Taylor delivers us some musical therapy for these darkest of times.
Gloria Taylor is a singer-songwriter from Southern California whose debut album ‘Go For The Moon’ (2018), offered enough evidence of her talent to whet the appetite for a swift follow-up. That was of course before the global pandemic brought the world to an abrupt standstill and the best-laid plans put on ice. Now during this period many of us will have found different ways to navigate the immense upheaval in our lives but not many will, I’m sure, have found such a productive path or as rewarding as Taylor who volunteered her time as a sound and energy healer, carrying out remote sound-healing sessions for those fighting COVID and impacted by the virus. It was from this action that Taylor found the inspiration for the songs that make up the ‘Sun’ EP using the experience to tell the stories and bittersweet triumphs of the people she worked with.
The opening track ‘100 Different Ways’ quickly sets the mood with an ethereal quality as Taylor invites us into her recent world with its challenges, doubts, and fears, but through all this never losing sight of hope. Lines such as “I stood in the wreckage, asked for a message” unveil the nervous uncertainty of how to heal the wounds and damage that the pandemic had inflicted, whereas “talked about dreaming and where we find meaning to sooth our soul” hints at the method in the mending and finally celebrating and sharing any little victories, “I walked to the fire and felt so inspired to set us free”. Structurally the song’s phrasing is slightly reminiscent of early Paul Simon though Taylor’s voice and delivery has a similarity that harks back to seventies singer-songwriter Judee Sill. The following song ‘Luna’ addresses the madness that grips the world today and suggests it is “time for a revolution” however you feel confident that Taylor’s revolution would stand a long way from weapons and marching soldiers and instead adorn itself with flowers and songs. In many ways Taylor’s music despite lyrically being very topical and relevant for the times still manages to conjure a late sixties vibe with gently strummed guitars accompanying pristine vocals singing of a hope for better days ahead. The only difference perhaps is that back then the hope was sprinkled with a healthy dose of naivety today its soaked in desperation.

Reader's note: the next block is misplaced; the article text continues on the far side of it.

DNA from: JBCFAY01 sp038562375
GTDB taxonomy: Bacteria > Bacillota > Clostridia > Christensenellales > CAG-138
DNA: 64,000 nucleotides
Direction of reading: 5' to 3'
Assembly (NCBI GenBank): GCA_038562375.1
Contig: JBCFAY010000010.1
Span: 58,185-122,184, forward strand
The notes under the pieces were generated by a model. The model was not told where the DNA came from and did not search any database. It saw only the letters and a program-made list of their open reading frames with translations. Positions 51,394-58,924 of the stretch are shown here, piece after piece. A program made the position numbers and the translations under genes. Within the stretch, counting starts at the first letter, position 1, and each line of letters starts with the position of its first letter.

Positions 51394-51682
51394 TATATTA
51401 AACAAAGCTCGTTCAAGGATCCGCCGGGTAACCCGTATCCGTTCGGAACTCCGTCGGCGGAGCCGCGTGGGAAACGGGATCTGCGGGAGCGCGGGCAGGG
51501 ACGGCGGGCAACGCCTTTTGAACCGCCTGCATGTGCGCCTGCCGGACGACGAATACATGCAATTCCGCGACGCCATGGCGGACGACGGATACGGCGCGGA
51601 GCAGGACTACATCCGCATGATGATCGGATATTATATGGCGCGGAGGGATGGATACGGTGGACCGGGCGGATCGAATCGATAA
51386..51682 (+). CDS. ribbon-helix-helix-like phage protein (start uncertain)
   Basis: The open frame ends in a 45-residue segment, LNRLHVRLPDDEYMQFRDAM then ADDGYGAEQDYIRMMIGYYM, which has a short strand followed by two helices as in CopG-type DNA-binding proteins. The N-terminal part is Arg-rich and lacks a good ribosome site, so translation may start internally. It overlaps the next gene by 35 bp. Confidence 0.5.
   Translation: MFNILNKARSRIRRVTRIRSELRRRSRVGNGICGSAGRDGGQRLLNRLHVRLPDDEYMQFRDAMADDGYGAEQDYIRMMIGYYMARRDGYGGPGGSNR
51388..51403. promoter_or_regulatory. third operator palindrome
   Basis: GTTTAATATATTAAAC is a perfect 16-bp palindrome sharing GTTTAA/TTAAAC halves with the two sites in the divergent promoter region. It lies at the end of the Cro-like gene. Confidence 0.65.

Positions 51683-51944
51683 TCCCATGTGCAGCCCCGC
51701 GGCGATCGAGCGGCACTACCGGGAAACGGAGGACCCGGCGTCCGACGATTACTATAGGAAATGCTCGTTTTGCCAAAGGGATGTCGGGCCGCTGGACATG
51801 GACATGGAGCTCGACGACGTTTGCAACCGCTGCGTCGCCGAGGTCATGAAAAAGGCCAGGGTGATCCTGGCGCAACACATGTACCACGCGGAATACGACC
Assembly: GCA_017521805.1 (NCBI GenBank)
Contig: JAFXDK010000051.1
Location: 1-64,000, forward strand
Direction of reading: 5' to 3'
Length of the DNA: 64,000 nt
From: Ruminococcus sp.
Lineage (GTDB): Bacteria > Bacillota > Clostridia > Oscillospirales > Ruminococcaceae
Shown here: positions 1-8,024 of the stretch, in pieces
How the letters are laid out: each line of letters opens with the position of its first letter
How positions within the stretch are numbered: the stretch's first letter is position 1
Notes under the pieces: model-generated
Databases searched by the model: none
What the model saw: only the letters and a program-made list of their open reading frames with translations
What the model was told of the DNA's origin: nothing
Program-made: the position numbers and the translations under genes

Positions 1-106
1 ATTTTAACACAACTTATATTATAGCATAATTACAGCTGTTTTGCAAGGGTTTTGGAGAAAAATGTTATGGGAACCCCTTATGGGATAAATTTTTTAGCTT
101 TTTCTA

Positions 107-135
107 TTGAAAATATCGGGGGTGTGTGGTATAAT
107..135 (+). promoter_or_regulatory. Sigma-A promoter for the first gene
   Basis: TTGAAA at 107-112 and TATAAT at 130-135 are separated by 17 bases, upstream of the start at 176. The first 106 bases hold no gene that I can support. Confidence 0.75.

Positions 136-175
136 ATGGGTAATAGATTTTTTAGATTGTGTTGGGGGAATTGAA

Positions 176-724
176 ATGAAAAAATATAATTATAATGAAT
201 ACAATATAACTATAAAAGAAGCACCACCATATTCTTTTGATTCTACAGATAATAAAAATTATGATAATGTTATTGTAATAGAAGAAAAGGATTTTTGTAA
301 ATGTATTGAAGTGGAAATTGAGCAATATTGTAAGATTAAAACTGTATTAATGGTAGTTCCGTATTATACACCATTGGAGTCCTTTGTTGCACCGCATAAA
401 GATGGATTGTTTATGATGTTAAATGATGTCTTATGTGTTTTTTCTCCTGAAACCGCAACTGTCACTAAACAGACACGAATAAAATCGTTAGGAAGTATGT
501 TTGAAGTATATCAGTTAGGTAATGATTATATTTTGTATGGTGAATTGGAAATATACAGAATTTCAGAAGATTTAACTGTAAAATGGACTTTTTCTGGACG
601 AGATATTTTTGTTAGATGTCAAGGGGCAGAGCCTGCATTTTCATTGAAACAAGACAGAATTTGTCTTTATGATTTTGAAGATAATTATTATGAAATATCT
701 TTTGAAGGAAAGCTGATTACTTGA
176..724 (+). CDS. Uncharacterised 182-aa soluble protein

The title track to this EP is the third song where Taylor sings of finding the sweet light after the darkness her vocals gently floating over a chiming guitar as fragile as it is defiant, while the following number ‘Sweetness Cries’ celebrates the wonder of life as “Dreams carry light in a sequence of time” to “the birth of a dream you thought you left behind”. This is pure musical therapy as Taylor reminds us how to breathe again, “Oh sweetness cries, I’m alive”. The final track ‘You Know’ addresses the challenges of starting again, dealing with the anger at what is lost but knowing you’ve regained the strength to continue. Throughout the EP Gregg Montante’s production sympathetically caresses each song taking great care not to impede or distract from the message and though it could be argued that the pace never changes and that the songs do come dangerously close to seeping into each other, because there are just five songs that are thematically all linked, it works.
2023 brings the promise of a new full-length album from Taylor but in the meantime you could do a lot worse than let a little ‘Sun’ into your life through these dark months and enjoy the therapy it brings.